PURIM Unmasked

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By: Frieda Schweky

Hesed is something that flows through our community much like oxygen flows through every living object. It is something which is necessary and constant, and it goes hand and hand with who we choose to be as a people. We have a wide range of individuals in our community, those who can give, and those who are in need of support, those who are ill or elderly, and those who can carve time out of their day to make avisit and bring someone a smile. That being said, it is still a very powerful thing when a child of just 12 years of age decides to give back to community youth who are less fortunate than she is, in honor of her birthday.

The idea was heartwarming, exciting, and truly incredible. Caroline Palacci, a girl about to become Bat Mitzvah, decided to shift the attention on her special day from herself to those she felt could use it more.

The Special Children’s Center

The Special Children’s Center, or ‘The Center,” as they call it, is an invaluable community resource, which is focused on a
multi-faceted service program for children with complex developmental disabilities. With branches in Lakewood and Brooklyn, their main focus is on after-school programs, as well as programs held on Sundays and any other times students are off from school. The children really look forward to going to The Center. It’s their favorite part of the week. The Center happily serves over 450 families with special needs children. The aid to the families is immeasurable. The children always enjoy all the outings, and end up spending a lot of time with staff and other community members who love to volunteer.

In their caring home away from home,special needs children thrive upon individually focused and therapeutically guided attention. The teachers, trained aides, and volunteers at The Center use creative resources to stimulate optimum individual growth and achievement to help every child and adult maximize theirindependence, so that they can lead fuller and more productive lives within the family and the community.

The Special Children's Center's approach is to never say “no.” The entire operation of staff and volunteers is “heart-based,” predicated on caring about families and loving the children. There is nothing bureaucratic about The Special Children's Center. As such, services are never limited to existing specific programs. Whatever the need, whatever the situation, The Center is committed to doing whateverit takes to help.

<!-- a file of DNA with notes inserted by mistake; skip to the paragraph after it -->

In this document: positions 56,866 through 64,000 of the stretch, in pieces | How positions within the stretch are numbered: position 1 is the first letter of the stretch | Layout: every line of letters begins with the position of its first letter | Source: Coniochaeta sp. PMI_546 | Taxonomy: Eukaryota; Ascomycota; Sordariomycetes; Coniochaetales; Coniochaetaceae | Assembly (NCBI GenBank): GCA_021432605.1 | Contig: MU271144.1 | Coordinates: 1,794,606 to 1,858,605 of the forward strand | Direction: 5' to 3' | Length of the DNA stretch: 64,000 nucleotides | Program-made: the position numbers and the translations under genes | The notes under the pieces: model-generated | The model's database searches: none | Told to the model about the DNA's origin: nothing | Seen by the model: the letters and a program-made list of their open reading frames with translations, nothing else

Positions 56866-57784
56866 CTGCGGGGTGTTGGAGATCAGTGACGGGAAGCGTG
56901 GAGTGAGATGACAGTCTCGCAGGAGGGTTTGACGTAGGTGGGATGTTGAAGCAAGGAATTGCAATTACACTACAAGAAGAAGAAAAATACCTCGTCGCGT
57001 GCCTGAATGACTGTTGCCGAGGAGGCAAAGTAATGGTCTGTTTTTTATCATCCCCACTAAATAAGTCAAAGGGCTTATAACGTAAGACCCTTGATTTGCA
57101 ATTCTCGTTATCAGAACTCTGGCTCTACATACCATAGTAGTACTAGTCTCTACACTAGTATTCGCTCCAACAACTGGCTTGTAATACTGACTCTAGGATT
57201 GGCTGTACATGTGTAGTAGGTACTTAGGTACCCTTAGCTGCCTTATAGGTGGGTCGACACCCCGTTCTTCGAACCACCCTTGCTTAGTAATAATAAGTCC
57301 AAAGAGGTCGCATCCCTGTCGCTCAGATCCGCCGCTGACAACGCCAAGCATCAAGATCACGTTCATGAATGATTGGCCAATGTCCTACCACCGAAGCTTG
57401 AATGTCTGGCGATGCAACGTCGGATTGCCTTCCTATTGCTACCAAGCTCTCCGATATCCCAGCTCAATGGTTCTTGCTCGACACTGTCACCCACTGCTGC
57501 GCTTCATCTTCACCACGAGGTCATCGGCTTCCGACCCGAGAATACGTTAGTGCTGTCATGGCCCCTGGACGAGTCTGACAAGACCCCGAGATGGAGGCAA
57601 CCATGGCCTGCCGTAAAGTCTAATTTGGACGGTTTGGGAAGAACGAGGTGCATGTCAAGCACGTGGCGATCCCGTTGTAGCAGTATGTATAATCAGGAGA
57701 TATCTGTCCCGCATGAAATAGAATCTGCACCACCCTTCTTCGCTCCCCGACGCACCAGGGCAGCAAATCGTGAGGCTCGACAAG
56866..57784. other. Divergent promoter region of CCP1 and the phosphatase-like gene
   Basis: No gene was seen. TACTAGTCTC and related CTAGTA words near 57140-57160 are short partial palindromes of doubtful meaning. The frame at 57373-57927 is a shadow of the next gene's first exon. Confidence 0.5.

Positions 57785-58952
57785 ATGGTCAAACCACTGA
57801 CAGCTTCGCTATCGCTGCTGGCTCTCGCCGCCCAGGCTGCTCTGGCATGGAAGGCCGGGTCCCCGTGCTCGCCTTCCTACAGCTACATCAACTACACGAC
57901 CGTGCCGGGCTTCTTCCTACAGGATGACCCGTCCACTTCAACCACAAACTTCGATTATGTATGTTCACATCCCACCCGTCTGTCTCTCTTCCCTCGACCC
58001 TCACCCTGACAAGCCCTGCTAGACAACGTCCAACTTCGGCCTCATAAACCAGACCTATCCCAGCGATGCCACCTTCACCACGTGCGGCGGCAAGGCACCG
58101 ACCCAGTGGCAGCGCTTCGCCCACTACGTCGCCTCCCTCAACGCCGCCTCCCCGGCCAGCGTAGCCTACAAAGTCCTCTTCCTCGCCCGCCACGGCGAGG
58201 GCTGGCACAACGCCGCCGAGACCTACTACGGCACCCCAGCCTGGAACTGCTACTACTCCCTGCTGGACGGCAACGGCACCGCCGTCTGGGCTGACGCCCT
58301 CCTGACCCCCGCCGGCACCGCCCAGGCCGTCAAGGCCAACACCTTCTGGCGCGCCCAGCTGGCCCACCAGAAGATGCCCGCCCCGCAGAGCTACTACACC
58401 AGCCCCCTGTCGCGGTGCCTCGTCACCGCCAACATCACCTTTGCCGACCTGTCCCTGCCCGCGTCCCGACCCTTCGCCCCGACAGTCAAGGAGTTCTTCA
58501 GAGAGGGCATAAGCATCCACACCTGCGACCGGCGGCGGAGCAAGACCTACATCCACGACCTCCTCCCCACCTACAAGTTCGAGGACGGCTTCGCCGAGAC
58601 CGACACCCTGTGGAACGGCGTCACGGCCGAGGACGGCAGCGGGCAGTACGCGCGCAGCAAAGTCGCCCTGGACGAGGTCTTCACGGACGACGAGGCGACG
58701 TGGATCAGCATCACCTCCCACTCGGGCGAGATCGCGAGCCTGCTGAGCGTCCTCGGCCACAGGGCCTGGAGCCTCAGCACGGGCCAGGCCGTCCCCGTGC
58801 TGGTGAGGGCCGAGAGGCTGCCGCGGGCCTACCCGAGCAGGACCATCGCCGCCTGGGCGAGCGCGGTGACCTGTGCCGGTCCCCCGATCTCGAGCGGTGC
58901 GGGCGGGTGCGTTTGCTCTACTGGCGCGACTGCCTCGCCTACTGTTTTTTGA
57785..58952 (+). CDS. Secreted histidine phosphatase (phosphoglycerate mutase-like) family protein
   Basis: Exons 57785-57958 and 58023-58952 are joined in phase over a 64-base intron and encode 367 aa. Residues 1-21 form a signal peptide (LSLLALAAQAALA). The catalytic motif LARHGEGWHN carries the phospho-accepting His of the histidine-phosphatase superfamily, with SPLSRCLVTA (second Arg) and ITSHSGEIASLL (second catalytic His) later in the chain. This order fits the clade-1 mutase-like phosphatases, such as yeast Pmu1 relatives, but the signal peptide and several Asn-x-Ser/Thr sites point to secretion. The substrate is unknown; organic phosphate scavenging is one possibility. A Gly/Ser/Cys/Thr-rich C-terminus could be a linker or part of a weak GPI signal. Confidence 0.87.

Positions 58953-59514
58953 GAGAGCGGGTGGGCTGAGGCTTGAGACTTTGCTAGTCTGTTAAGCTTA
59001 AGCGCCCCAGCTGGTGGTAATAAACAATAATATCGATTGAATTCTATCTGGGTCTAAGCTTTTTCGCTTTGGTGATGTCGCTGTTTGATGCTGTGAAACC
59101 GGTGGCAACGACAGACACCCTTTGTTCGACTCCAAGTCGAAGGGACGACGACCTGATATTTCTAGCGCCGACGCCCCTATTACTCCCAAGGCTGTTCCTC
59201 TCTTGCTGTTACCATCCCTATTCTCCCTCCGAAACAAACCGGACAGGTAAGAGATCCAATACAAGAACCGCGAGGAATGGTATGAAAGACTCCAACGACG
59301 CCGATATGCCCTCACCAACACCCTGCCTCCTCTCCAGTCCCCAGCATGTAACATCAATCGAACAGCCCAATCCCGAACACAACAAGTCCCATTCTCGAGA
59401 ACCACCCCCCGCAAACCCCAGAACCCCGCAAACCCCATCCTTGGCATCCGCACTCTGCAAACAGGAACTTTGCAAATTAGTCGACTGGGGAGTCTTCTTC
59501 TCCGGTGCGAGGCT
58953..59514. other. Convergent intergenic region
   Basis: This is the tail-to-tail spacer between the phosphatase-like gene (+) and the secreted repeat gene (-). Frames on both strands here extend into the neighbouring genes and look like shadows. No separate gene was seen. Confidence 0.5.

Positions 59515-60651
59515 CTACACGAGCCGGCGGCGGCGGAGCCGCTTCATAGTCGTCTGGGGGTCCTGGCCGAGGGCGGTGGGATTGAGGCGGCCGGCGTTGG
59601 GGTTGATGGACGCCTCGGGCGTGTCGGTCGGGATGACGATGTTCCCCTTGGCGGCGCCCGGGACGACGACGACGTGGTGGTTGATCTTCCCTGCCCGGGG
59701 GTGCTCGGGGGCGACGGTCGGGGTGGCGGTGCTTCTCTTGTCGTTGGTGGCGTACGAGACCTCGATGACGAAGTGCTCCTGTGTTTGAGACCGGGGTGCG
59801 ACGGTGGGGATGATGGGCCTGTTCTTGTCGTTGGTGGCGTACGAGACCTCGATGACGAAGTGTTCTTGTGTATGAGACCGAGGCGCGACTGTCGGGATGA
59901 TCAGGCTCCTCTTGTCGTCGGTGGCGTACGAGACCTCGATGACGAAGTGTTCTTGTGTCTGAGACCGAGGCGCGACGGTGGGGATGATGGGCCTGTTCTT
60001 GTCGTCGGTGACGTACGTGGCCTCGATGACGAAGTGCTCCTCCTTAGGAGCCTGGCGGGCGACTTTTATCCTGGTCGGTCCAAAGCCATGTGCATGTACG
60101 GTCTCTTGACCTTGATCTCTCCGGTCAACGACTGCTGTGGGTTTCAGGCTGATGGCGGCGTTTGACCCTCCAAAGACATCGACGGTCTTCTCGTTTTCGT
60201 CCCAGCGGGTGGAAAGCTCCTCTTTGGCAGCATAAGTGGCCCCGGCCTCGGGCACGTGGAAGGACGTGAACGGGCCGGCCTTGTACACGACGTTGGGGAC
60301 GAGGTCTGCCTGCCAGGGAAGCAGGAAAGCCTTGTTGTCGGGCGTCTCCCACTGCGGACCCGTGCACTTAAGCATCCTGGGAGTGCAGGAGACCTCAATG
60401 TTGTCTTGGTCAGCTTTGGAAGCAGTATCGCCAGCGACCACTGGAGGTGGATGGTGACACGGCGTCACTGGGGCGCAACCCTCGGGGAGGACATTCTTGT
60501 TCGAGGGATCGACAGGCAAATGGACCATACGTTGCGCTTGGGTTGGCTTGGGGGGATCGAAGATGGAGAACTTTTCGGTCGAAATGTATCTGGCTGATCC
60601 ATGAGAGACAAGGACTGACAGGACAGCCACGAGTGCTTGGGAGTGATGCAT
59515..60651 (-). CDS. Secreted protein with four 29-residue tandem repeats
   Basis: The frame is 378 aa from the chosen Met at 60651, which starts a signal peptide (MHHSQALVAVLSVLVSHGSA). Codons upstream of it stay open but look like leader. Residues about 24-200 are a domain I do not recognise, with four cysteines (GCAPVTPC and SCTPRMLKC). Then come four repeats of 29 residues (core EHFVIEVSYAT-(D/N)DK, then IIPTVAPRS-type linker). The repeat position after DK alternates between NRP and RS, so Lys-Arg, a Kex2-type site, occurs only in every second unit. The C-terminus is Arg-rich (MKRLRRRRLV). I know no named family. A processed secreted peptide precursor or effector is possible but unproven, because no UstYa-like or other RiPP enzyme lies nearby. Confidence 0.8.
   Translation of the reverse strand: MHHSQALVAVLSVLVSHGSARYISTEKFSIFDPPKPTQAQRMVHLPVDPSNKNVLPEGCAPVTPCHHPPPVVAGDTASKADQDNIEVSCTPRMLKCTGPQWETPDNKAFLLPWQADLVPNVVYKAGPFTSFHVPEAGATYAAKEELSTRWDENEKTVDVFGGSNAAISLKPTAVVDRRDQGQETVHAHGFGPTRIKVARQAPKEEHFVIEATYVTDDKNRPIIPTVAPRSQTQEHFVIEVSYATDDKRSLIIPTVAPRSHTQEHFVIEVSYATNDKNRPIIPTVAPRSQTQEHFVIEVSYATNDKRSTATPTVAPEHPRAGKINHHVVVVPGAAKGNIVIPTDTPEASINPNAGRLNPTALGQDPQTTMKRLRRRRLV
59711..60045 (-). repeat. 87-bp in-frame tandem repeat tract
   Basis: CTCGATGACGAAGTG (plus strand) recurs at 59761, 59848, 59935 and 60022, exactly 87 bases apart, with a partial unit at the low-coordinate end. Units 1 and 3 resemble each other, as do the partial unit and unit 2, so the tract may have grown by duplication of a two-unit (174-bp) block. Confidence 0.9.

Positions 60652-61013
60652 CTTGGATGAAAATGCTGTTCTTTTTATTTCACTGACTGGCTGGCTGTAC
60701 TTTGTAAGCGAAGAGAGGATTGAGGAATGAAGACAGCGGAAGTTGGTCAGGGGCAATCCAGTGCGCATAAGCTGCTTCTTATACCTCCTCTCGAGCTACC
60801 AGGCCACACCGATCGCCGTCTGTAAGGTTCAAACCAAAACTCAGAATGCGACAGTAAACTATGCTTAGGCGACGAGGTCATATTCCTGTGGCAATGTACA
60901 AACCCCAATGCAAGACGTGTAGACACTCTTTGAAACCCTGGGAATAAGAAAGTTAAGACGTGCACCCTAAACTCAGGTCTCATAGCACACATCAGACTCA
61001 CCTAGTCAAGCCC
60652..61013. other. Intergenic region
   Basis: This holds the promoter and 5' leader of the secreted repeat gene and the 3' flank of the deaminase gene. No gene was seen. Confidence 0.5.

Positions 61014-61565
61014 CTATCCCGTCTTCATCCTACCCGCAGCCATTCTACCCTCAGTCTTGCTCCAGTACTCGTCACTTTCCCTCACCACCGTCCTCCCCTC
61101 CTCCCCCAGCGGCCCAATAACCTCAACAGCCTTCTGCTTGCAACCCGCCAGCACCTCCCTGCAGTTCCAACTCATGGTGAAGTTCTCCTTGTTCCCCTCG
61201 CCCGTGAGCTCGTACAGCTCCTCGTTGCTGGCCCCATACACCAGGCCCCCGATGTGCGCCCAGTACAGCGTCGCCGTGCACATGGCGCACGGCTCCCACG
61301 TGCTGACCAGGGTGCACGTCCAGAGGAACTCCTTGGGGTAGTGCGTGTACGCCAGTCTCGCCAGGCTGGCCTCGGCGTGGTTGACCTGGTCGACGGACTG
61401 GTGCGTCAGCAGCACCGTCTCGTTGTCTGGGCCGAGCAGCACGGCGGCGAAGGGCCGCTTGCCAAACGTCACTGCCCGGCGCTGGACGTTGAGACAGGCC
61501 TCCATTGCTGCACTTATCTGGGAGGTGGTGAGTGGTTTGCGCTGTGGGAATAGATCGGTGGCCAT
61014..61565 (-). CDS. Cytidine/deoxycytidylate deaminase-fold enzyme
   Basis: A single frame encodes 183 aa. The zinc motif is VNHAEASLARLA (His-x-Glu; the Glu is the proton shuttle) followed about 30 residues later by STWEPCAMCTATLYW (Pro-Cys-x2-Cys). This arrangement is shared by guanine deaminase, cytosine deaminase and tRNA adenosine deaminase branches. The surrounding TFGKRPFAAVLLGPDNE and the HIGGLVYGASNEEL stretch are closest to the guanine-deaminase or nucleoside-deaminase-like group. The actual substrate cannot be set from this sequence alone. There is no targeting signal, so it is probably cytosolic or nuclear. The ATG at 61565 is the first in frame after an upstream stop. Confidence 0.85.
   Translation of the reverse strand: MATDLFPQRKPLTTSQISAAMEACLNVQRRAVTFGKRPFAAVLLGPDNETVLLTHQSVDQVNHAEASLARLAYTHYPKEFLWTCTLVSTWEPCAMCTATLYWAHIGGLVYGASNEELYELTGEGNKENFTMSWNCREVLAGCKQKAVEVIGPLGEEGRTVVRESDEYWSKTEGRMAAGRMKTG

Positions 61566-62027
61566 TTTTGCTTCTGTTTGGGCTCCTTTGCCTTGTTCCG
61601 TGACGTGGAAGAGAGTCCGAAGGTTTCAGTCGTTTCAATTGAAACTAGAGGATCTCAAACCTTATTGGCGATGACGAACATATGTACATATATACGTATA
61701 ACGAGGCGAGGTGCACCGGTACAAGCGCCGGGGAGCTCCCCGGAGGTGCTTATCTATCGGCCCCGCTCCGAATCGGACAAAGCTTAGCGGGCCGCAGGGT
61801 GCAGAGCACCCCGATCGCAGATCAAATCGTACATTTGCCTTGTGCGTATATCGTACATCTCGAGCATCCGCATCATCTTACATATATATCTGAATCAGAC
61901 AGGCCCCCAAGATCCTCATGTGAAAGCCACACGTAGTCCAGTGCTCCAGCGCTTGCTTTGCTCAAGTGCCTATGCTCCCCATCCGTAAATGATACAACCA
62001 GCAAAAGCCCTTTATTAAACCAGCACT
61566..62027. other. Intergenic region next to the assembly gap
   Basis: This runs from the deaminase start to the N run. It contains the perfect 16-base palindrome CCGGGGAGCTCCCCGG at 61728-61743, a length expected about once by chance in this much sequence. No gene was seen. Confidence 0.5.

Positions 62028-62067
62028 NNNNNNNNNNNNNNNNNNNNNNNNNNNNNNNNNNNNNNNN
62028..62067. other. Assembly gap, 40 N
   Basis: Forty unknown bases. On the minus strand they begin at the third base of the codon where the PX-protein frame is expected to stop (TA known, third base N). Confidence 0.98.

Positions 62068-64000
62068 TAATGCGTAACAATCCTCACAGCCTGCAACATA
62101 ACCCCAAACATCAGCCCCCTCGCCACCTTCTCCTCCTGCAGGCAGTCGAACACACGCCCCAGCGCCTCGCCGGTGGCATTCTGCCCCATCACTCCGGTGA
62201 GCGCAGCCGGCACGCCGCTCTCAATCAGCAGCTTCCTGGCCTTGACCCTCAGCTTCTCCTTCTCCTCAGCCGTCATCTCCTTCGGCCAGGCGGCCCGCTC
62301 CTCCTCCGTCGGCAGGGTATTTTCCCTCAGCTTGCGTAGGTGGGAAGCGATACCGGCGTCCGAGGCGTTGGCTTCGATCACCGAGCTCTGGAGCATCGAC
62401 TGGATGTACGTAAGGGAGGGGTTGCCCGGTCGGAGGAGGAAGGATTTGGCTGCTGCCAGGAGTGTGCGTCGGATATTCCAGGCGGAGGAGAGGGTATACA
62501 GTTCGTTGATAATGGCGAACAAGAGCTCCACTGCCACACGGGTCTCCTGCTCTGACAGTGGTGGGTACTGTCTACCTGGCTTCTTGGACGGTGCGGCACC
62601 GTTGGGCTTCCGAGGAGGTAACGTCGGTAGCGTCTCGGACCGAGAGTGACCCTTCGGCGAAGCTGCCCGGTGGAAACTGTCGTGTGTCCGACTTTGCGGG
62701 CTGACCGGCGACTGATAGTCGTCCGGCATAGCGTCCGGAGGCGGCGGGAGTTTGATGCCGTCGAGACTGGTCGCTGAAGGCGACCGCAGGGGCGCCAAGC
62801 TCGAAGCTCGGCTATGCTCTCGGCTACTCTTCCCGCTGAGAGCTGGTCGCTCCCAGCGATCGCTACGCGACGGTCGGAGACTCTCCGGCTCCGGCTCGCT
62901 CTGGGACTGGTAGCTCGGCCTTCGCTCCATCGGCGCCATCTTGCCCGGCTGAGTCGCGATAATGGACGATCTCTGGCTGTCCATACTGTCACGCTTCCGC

Caroline Chooses a Carnival for Others

Putting a smile on the faces of young special individuals is such an important hesed, and it’s also very rewarding. Caroline, with the guidance of her parents, Sarina and Albert, at the young age of
12 years old, chose to forgo a typical party, and instead host a carnival for the kids of The Special Children’s Center.

Caroline invited all her classmates from Ramaz elementary school to join her in this hesed by being volunteers at the carnival booths. She asked them to come an hour earlier than the time The Center kids were scheduled to arrive. During this hour, Caroline read her bat mitzvah speech to her friends and close family. She explained how to go about interacting with the special children and why this mitzvah was so gratifying to her.

“When interacting with the special children, know that they should be treated with love and care,” said twelve-year-old Caroline Palacci in her Bat Mitzvah speech to her peers. “Don’t be rough with the children, rather have fun with them, they love to dance and have a good time! There is no reason to feel awkward around the children, and I’m sure you will soon learn to love them just like I did,” continued Caroline, sounding wise beyond her years.

A Program Dedicated to Fun

When the children from The Center arrived at the event, the MCs made an announcement, and the children were welcomed in with music and applause. Once settled in, the children began visiting booth after booth, playing games, winning prizes, and eating snacks. Smiles, laughter, and fun were all around.

Caroline and her friends enjoyed teaching the special children how to play certain games, cheering them on, and giving out prizes. There was a cotton candy booth and an ices cart where all the guests could grab something sweet while enjoying the fun. In the back of the room there was a photo booth where guests and volunteers alike could take a picture with a friend and then have it made into a pin, a magnet, or a keychain. Some of the other booths included a sand art station, a wax hand booth, and a build a bear table. Suffice it to say, everyone took home great souvenirs from the day.

The surprises kept coming; a clown on stilts joined the fun and surprised everyone! All the guests and volunteers enjoyed a delicious dairy lunch along with all the sweet treats. Next up was dancing. Caroline's friends, side by side with the special children, created a tunnel by holding two hands in the air with a partner across from them. All together they created a tunnel with about 50 people, and Caroline made her entrance by running through it. The tables were pushed aside and the music was turned up. It was time for some good old fashion dancing. The room was vibrating with joy and good vibes as the crowd meldedinto one pot of simha. The smile on Caroline's face could be seen from space. She truly had accomplished what she set out to do.

Doing good for others is something we should all try to instill in our children from a young age. This way we can keep the cycle of hesed going throughout the generations! The Special Childen’s Center is just one example of the many community organizations that can always use support from volunteers.